In one of the afternoons of my month long time in Pushkar of Rajasthan, we three people, 2 visitors and the owner (named Pradhan alias Ramu) of the Ramues cafe and Shankar Palace where I was staying in, were having the discussion on some random subjects. In that bright and hot sunny day of the summers, we all were restfully seated on the chairs placed under the shadow of the trees which were planted in the roofless central ground of the Shankar Palace.
During our train of thoughts, Ramu reached to a point where he asserted that his place was that divinely blessed site where even the trees dropped the neckbands of Shiva, the Cobra snakes, on the ground. At first, I assumed that Ramu had just used an idiom to express that his place was among the special places of the holy valley of Pushkar. Before I could take my assumptions to any next level, he pointed towards the very small sized countless fresh green and dry brown leaflets which were uniformly scattered all over the ground. Those miniatures were the shed products of the trees we were seated below. Ramu picked up one of the leaflets, had a meticulous look over that and then showed and handed over to us. That structure, which was not longer than 2-3 centimetre, was in the shape of a hooded snake, with a prominent hood and neck and a small body and tail. There was a Shiva temple in the premises of the Shankar Palace and I used to see him worshipping in that sacred place in the morning time. Inside the temple, there was a Shiva-lingam which was shaded above by the hood of a metallic cobra. In an interesting manner, Ramu beautifully connected the green cobras, which were flying from the trees above, with the one that encircles the Shiva. We randomly picked many of those small leaflets from the ground and each one of them was exactly in the shape of a hooded serpent.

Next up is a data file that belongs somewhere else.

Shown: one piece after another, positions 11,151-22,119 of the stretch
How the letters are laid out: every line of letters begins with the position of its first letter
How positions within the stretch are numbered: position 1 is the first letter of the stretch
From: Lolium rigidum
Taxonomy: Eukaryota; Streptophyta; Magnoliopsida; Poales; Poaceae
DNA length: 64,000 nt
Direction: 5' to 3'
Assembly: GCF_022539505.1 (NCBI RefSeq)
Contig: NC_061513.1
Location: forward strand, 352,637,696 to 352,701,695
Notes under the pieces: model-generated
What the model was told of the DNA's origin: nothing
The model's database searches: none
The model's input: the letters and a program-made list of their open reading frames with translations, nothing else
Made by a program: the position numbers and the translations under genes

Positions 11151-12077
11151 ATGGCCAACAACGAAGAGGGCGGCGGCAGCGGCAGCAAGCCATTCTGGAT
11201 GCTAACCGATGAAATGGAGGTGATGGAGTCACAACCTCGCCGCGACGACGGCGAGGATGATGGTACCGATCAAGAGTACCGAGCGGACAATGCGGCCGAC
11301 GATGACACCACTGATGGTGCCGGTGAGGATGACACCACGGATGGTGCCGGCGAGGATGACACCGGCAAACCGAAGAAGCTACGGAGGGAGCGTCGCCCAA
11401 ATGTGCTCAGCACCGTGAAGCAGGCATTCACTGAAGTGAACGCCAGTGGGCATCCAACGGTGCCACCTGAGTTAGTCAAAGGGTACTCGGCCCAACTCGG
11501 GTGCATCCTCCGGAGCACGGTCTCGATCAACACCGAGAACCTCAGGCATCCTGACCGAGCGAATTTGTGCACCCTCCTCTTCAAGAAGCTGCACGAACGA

When I looked up at the crown, I realised that the cobra tree was not unfamiliar to me. I had seen many of them in the city where I had spent most of the part of my life. In fact, that tree, which sometimes commonly called Ashoka tree, is very common in many of the parks and Gardens in India. After having a close look at one of the trees from the roof of the Shankar Palace, I discovered that the Cobra shaped structures were actually the shed petals of the flowers. Later with the help of a friend, the tree was identified, most probably, as Polyalthia longifolia. Although I was familiar with the tree, I had never had any look on the flower and hooded shed petals before.
We are blessed to expand our imaginations in any direction and sometimes the travelling shows the perspectives which we tend to ignore otherwise.